Eggs contain all the nutrients essential for growth of a zygote to a fully developed embryo (chick) inside egg. It is packed with all the nutrients essential in human diet except Vitamin C.
The yolk is synthesised in the liver of the female parent in soluble form. Through circulation it is transported to the follicle cells that surround the maturing ovum
The yolk of the egg is formed in the ovary of hen and rest of the component is formed in the oviduct – the egg factory. The ovary is a cluster of many follicles, each of which is independently attached by a slender stalk. Each sphere is a more or less developed ovum or yolk, enclosed in a thin membrane of follicle. The mature yolk is about 40 mm in diameter.
In a laying hen the oviduct appears as a large, much coiled tube occupying a large part of the left side of the abdominal cavity. The oviduct is in continuous movement during the time when an egg is formed.
An oviduct is a tube like organ around 60 to 86 cm in length divided into five areas, which perform the function of formation of different parts of egg.
The oviduct is divided in five clearly defined regions
- The funnel or infundibulum nearest to ovary.
- The magnum, where egg white is secreted.
- The isthmus, which secretes shell membranes.
- The uterus or shell gland.
- The vagina, which leads to cloaca.
The yolk is formed in the ovary and rest of the process occurs in the oviduct. The ovum or the yolk when reaches full diameter of 40 mm is shed from the ovary and is picked up by infundibulum. The albumen secreted from the magnum is homogenous and gel like in structure due to its mucin content. The chalaziferous layers thin white, middle thick white and the outer thin white layers emerge out of this homogenous gel of albumen. Fertilization takes place immediately after ovulation. The spermatozoa make their way through the entire length of oviduct after mating has occurred by a cock. When the egg is laid, the small end of egg comes first as it moves down the oviduct.
|Parts of Oviduct||Length of Part||Time Spent There||Function of Part|
|Infundibulum||2 inches||15 min||Picks up yolk, egg fertilized|
|Magnum||13 inches||3 hours||40-50% of white laid down-thick albumen|
|Isthmus||4 inches||1.25 hours||10% albumen shell membrane laid down, shape of egg determined|
|4.2 inches||20.75 hours||40% of albumen, shell formed, pigment of cuticle laid down|
|Vagina||4 inches||–||Egg passes through as it is laid|
The ovary is a cluster of developing ova, and is located midway between the neck and the tail of the bird and attached at the back. The ovary is fully formed when a pullet chick hatches but is very small until the chick reaches sexual maturity. At hatch, a pullet chick has tens of thousands of ova, or potential eggs that theoretically could be laid, although most never develop to the point of ovulation. The maximum number of eggs a hen can lay is determined when it hatches because no new ova form after the chick hatches. Mature follicles break in the thin region called stigma and yolk is released.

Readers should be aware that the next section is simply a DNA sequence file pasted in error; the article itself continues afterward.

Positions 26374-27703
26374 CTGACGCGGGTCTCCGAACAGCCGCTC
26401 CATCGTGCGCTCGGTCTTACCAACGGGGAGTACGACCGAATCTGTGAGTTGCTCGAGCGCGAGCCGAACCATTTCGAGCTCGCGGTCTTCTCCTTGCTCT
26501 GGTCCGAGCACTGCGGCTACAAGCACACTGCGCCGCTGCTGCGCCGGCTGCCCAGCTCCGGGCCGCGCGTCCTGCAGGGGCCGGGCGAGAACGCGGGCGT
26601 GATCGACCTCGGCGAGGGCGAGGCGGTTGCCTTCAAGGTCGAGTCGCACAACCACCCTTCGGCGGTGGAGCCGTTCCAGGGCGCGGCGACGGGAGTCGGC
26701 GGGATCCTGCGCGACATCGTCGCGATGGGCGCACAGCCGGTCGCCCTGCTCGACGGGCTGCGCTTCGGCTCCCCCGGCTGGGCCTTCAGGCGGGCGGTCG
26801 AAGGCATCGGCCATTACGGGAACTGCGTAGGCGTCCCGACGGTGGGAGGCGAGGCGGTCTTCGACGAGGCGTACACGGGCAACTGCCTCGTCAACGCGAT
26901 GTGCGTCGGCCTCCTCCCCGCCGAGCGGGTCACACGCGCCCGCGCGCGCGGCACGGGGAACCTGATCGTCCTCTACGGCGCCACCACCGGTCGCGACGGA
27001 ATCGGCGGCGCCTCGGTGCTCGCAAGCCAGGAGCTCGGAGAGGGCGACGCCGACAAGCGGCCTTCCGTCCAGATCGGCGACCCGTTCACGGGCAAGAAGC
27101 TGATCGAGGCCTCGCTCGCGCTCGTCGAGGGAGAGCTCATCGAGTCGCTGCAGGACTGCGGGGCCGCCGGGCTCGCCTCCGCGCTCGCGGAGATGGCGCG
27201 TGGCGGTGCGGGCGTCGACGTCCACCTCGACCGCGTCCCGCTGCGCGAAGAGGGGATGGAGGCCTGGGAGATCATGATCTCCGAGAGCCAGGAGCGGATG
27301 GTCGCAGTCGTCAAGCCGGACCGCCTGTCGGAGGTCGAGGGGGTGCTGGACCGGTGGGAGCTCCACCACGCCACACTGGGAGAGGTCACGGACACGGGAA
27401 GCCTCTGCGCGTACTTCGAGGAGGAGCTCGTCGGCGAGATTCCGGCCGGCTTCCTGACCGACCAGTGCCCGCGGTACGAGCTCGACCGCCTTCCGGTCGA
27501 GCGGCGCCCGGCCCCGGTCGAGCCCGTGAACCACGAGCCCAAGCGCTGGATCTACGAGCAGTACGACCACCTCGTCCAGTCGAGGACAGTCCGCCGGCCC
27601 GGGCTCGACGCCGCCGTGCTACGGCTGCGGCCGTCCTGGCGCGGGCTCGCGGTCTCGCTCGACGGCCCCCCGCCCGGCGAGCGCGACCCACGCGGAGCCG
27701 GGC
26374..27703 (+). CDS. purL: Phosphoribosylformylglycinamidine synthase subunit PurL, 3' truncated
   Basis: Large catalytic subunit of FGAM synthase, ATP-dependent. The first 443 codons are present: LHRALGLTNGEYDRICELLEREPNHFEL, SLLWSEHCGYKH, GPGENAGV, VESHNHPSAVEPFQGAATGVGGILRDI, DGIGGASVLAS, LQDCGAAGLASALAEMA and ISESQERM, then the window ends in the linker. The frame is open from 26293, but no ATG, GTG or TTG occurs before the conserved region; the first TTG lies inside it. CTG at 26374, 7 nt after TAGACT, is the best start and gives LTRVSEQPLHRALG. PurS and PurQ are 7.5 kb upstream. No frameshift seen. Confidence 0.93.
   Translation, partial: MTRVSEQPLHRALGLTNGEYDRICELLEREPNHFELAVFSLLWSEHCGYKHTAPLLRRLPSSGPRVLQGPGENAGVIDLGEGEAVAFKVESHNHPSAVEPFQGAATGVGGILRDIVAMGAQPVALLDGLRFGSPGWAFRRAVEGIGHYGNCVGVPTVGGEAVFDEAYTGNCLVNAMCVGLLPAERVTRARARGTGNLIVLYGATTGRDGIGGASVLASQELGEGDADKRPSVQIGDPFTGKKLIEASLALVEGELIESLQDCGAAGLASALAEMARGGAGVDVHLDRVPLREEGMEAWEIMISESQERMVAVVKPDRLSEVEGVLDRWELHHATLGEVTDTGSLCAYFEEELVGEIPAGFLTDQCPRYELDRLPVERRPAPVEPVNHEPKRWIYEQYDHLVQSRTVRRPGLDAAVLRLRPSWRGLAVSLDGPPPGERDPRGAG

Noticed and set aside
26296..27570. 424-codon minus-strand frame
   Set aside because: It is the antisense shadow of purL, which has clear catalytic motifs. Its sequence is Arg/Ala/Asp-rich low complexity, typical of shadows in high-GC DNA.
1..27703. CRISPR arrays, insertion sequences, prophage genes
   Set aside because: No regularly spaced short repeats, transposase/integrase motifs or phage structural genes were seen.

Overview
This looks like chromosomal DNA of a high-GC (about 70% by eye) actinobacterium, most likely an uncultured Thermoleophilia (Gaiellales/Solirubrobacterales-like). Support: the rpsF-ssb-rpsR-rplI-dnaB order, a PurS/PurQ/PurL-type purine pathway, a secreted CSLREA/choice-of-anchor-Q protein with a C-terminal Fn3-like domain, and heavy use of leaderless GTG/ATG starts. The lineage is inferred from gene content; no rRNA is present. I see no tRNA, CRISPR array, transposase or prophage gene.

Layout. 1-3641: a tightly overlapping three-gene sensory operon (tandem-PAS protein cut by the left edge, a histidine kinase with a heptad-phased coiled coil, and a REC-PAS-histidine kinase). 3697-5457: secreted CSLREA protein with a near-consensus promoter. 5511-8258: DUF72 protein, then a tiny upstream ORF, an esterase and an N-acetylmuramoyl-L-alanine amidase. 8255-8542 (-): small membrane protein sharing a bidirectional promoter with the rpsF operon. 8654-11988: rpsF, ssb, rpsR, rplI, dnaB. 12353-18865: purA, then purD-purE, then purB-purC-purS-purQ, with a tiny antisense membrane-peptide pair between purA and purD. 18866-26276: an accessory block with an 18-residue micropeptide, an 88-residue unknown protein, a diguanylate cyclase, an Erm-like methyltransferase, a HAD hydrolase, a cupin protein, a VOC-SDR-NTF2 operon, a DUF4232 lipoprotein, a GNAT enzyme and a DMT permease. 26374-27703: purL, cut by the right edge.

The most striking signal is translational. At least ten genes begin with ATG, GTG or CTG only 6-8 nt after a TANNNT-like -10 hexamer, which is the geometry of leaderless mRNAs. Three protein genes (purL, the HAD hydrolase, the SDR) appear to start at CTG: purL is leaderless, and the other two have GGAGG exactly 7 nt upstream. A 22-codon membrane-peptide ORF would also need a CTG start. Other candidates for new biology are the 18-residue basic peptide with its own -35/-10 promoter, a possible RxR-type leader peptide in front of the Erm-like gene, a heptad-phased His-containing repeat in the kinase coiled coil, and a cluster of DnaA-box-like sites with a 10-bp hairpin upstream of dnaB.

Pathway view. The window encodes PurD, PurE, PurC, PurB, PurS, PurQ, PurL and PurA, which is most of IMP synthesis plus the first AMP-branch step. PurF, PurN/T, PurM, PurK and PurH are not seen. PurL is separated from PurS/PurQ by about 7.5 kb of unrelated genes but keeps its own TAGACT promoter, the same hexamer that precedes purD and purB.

The ovary is attached to the abdominal cavity wall by the meso-ovarian ligament. It carries anything from 2,000 to 12,000 small ova in miniature follicles on its surface, plus hormone producing cells in its body. Not all of the ova found on the immature ovary develop and only approximately 200 to 350 reach maturity under normal modern commercial practice. Each yolk or ova takes about 10 days to grow and reach maturity when it is approximately 31% of the weight of the egg
It is possible to find five stages of development in the active ovary:
- Primary follicles – follicles that have not yet commenced to grow
- Growing follicles
- Mature follicles – follicles ready or nearly so for release
- Discharged follicles – where the yolk has just been released
- Atretic follicles – those from which the yolk has been released some time ago
The yolk is laid down in concentric rings of darker and lighter coloured material, the colour being produced by xanthophylls that are yellow/orange/red pigments occurring in many plants, plant products and other naturally occurring materials. The bulk of the yolk material provides a source of food for the developing embryo that originates by the fertilising of the germ disc or blastoderm usually located on the upper surface of the yolk of the broken out egg. It lies in the surface segment of the latebra which is a vase-shaped segment of different yolk with its base in the centre of the yolk, the lips on the surface and the stem joining the base to the lips.
Yolk development in the maturing pullet is initiated by follicle stimulating hormone (FSH) produced by the anterior lobe of the pituitary gland. The compounds in the yolk material are formed in the liver and, on the appropriate signal, are transported by the blood stream to the target follicle and into the yolk. The appropriate signal for this development comes from the hormones oestrogen, progesterone and testosterone which are produced by the ovary after receiving the signal of the FSH. These ovarian hormones also provide the stimulus for the formation of the development of the oviduct.
The release of the yolk (the process of ovulation), is the major controlling factor influencing the subsequent steps in the formation and laying of the egg. As a consequence, factors that influence ovulation are of critical importance to the various aspects associated with egg production. The presence of a mature yolk in a follicle causes hormones from the ovary to stimulate the release of luteinising hormone (LH) by the pituitary gland. The presence of LH in the blood stream causes the follicle that contains the mature yolk to split along the stigma thus releasing it into the oviduct abdominal cavity adjacent to the oviduct.
When ovulation occurs, the ovum (yolk) enters the oviduct. The oviduct is a twisted tube that is 25 to 27 inches long when fully developed and is divided into five major sections. These sections are the infundibulum, magnum, isthmus, shell gland, and vagina.
This segment is funnel-shaped and lies adjacent to the ovary. It is up to 9 centimetres long in the laying hen and has the function of searching for and engulfing the yolk that has just been released from the follicle into the adjacent ovarian pocket or body cavity. The yolk remains in the infundibulum for about 15 minutes and it is here that fertilisation takes place.